The next stage saw the focus shift to the plantation workers. The partners planned a course for skilled workers consisting of 13 separate modules, each lasting two to three days. Over an eight-month period, some 45 workers were trained in all aspects of sustainable forest management, from afforestation through to chain saw usage.
Gutzmann speaks from experience when he stresses the particular importance of mastering the basics: ‘We had some harvesting teams who couldn’t follow simple instructions like cutting timber into lengths of 2.6 metres. As a result, we ended up with planks measuring between 1.8 metres and 3.2 metres, which meant we couldn’t use them. We can now employ trained seasonal workers without having to train new people every year. And we can pay them more, too, because the work they do is of higher quality.’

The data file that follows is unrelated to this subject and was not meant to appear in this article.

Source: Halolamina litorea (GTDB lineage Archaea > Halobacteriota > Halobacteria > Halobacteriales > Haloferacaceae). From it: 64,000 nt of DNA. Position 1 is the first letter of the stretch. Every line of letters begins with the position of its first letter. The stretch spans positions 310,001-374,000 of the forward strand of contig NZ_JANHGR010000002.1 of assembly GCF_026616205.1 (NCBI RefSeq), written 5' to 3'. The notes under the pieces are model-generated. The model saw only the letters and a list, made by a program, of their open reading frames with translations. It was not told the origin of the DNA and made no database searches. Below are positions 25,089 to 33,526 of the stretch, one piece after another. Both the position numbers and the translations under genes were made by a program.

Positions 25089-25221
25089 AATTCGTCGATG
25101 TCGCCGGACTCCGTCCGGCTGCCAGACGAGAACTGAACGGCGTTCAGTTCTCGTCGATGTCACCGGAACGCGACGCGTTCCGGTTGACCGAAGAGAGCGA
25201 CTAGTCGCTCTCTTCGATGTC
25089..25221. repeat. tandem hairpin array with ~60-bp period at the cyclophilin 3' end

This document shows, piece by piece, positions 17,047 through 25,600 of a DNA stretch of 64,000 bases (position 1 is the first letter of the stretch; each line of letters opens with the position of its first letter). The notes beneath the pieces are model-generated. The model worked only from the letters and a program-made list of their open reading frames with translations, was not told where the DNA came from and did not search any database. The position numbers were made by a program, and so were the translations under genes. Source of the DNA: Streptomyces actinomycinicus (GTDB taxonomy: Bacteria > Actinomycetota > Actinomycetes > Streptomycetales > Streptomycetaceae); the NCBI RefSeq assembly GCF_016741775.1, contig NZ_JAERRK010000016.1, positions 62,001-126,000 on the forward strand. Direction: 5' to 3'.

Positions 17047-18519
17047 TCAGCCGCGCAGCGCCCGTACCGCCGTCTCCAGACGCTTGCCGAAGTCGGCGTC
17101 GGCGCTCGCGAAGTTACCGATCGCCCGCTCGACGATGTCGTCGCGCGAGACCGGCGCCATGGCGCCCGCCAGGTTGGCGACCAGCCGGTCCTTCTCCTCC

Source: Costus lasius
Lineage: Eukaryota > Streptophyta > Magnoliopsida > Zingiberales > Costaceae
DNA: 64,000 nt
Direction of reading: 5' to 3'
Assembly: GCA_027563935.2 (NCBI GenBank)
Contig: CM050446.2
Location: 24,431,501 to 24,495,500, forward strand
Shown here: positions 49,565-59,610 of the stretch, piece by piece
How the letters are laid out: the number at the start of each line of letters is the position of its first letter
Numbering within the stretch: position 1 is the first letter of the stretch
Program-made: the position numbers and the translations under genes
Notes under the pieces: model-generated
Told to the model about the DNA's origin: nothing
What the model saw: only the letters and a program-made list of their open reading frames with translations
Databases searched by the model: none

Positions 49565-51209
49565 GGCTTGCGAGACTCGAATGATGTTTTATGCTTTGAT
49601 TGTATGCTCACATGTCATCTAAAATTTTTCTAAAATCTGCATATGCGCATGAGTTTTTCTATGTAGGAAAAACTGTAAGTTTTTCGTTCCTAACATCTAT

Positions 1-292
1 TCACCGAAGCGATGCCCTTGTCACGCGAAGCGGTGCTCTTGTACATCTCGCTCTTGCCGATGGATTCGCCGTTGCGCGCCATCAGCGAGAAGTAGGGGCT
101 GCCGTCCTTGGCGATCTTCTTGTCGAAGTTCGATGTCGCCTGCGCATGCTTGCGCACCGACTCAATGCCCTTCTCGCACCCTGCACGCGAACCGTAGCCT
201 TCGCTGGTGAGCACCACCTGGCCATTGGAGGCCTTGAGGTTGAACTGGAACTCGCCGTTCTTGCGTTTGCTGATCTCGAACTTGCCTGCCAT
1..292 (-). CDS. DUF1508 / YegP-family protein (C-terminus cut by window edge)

‘Besides learning how to handle a chainsaw properly, the workers have learned to use special software that we’ve provided,’ adds Dang Mai Dung, Senior Representative of ForestFinance Viet Nam. ‘This enables us to monitor the growth of individual trees and the plantation as a whole much more efficiently.’
A local NGO – the Consultative and Research Center on Natural Resource Management (CORENARM) – supported the partners with translating the materials and implementing the courses. As a non-profit organisation committed to sustainable resource management, CORENARM was recruited to take training forward once the project ends.
The courses differentiated between technical training and awareness-raising. ‘Teaching someone a new logging technique is much easier than changing their attitude,’ says Phan Van Phuoc, Deputy Managing Director of the Ben Hai Forestry Company.